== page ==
My brother David taught me to read at 4 years old – he insisted I would read before the next door neighbor 8 months older than me, the one who let me play touch football with the big kids, the one who taught me to drive using his own car – manual transmission – I might add. Although he still blames me for his clutch going out. It’s a curious thing – my brother hasn’t made it into the 21st century – in fact, I think he’s stuck somewhere in the 1950’s – which isn’t necessarily a bad thing. He seems to have an affinity for the decade in which he was born! Every morning before he goes to teach at Amboy Middle School a suburb of Battleground – where he has taught for the past 35 years, (who stays at one job for that long anymore???), he puts on the clothes his wife has washed and ironed and chosen for him to wear. His wife is basically June Cleaver, with dinner on the table every evening at 6 pm with all food groups represented. The clincher of the story is neither my brother or his wife own a cell phone!!! In fact when I tried to gift an old cell phone his way, he turned it down. My brother is more comfortable with the last century or should I say millenium. In order for him to enter into the 21st century, he would have to undergo a massive paradigm shift.

The term paradigm shift was coined by Thomas Kuhn, an American philosopher and physicist who published The Structure of Scientific Revolutions in 1962. He referred to a paradigm as a frame of reference, an interpretive grid through which humans interpret our experience. Kuhn’s thesis was that every significant breakthrough in the field of science requires a break with old ways of thinking, a paradigm shift. English language has adopted that term to describe a fundamental change in approach or assumptions. Attitudes and worldviews are held by individuals, societies, and religions. Cultural values find their roots in our worldview, a paradigm which shapes concepts and practices.

Stephen Covey, author of “The Seven Habits of Highly Effective People” talks about “paradigm shifts” in his book.

He says a paradigm is the mental map that determines how a person perceives, and interprets the outside world – a series of ingrained assumptions of the way things are.
Covey tells a story of a paradigm shift.
“It was a calm, peaceful morning on a subway in NY, until a man and his children entered the car. The man sat down next to me and closed his eyes, oblivious to his children yelling, grabbing people’s things and throwing them. It was very disturbing. And still, the father did nothing. I was irritated that the father could be so insensitive to let his children run wild and take no responsibility for their behavior. Finally, with great restraint, I said to, “Sir, your children are disturbing a lot of people. I wonder if you couldn’t control them?”
“The man lifted his gaze and spoke, ‘Oh, I guess I should do something about it. We just came from the hospital where their mother died an hour ago. None of us quite know how to handle it.’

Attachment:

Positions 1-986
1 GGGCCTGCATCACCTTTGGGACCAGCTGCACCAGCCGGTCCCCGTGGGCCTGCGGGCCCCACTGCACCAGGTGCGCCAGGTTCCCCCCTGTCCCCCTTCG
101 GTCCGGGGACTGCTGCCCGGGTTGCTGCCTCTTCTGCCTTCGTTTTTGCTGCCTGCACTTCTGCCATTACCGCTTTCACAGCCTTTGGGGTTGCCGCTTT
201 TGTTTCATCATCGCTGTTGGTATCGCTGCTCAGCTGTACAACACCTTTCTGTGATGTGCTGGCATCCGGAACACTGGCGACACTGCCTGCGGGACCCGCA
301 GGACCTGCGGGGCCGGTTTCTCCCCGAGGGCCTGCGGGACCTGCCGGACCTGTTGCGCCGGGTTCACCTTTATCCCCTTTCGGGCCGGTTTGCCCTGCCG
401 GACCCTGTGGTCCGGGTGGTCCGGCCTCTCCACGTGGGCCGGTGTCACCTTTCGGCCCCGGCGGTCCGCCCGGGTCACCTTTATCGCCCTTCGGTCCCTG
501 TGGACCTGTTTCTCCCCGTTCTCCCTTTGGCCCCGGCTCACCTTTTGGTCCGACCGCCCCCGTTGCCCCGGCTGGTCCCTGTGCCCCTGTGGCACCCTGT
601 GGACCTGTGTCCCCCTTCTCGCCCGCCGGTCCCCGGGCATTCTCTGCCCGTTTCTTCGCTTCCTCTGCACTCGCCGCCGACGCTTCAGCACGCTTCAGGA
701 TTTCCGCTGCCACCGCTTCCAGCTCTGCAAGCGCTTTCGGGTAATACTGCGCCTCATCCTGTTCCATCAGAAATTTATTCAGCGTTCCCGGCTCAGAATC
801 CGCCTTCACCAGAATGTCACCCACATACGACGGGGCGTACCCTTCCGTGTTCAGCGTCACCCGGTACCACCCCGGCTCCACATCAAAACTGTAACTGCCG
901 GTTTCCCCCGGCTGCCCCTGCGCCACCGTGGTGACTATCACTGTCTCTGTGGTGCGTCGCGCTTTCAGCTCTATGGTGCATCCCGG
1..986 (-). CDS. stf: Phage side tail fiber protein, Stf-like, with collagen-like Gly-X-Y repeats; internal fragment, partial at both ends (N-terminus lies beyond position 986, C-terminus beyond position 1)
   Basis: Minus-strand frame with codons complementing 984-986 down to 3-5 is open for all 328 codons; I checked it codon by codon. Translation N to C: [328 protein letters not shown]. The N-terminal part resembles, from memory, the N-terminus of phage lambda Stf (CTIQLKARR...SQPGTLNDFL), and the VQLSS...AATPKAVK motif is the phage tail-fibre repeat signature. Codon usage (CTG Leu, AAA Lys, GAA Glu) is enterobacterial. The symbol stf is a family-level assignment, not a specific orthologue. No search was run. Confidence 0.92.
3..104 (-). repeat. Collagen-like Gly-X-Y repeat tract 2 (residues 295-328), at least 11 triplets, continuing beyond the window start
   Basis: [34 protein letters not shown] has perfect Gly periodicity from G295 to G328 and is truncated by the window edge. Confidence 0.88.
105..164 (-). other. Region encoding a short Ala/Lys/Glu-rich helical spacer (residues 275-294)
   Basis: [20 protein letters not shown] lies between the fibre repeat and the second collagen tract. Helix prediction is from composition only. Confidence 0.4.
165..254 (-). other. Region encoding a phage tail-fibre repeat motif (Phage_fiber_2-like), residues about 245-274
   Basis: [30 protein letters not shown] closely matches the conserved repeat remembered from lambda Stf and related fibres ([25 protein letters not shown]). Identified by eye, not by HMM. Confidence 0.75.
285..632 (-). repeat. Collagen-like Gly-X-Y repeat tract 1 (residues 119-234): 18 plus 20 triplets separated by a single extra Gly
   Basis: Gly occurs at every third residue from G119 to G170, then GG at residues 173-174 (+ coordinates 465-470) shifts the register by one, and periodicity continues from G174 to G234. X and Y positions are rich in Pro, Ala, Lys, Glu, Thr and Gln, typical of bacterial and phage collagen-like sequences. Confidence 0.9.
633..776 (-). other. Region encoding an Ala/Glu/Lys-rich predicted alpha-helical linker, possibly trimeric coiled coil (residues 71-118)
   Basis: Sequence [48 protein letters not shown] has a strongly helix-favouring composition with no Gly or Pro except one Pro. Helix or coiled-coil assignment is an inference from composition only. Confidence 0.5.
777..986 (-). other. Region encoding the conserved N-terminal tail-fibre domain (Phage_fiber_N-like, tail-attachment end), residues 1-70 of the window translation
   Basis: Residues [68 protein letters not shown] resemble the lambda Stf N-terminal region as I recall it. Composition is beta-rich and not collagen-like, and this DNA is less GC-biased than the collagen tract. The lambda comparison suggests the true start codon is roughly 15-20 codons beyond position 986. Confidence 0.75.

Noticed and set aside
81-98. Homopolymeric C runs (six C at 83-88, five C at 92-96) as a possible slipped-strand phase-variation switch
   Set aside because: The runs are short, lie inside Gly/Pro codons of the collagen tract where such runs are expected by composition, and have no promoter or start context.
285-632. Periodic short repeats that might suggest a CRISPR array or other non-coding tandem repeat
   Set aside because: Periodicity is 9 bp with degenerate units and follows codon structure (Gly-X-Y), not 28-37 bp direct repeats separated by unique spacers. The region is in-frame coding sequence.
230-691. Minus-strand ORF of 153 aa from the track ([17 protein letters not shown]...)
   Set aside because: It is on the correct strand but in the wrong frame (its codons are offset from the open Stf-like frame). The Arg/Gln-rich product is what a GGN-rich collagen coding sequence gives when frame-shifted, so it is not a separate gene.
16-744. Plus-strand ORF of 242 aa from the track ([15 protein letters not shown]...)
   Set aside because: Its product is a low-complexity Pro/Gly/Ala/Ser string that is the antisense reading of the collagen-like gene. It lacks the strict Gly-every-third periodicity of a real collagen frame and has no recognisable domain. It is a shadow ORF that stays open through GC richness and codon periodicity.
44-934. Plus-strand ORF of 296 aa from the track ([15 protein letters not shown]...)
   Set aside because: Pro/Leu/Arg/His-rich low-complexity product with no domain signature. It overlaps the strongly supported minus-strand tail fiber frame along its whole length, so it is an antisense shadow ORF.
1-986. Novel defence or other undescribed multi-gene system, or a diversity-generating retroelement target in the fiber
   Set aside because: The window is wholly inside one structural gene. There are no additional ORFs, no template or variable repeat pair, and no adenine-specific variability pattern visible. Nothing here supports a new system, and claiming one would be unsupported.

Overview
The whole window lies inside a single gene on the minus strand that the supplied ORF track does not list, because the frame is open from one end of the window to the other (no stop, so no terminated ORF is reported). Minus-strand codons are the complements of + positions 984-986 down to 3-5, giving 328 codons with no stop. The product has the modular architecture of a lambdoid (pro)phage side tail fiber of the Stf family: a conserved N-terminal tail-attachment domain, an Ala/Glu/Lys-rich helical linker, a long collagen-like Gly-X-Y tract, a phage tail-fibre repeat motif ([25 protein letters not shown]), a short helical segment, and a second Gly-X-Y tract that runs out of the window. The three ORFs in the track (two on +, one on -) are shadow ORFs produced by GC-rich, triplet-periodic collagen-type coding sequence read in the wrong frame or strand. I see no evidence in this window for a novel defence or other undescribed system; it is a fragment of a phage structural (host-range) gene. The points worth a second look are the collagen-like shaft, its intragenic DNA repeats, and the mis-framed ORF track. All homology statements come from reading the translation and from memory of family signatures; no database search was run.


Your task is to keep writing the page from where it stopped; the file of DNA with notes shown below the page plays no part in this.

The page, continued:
“Can you imagine what I felt at that moment? My paradigm shifted. Suddenly I saw things differently, I felt differently, I behaved differently. My irritation vanished instantly. My heart was filled with the man’s pain. Feelings of sympathy and compassion flowed freely. “Your wife just died? Oh, I’m so sorry. Can you tell me about it? What can I do to help?” Everything changed in an instant.
“People experience a similar fundamental shift in thinking when they face a life-threatening crisis and suddenly see their priorities in a different light, or when they suddenly step into a new role. It becomes obvious that if we want to make minor changes in our lives, we focus on our attitudes and behaviors. But if we want to make significant change, we need to work on our basic paradigms.

Think about Copernicus & Galileo. What paradigms & world views have shifted in your lifetime?

In the first-century church one a central issue for early followers of Jesus was navigating the process for initiating Gentiles as new followers of Jesus. Some Jewish Christians, including Peter, insisted that Gentiles follow Jewish law – including eating certain foods, worshipping in temple, and undergoing the rite of circumcision. Acts 10-11 emerges as a a paradigm shift for Peter. While praying and napping on the rooftop, Peter falls into a trance and receives a vision from God. God tells Peter three times to get up and eat what Peter considered contraband foods according to Jewish law.

Peter says, “No, Lord; for I have never eaten anything that is profane or unclean.” Peter argues from the perspective of religious purity laws. Table fellowship is crucial in Judaism, a religious tradition that grew up in a broader Middle Eastern culture where the choice of table sharing was a vital indicator of who was in and who was not. One of the reasons Jesus was crucified by those in his religious tradition is his choice of table companions; he ate with too many people who were considered unclean, “guilty by association”.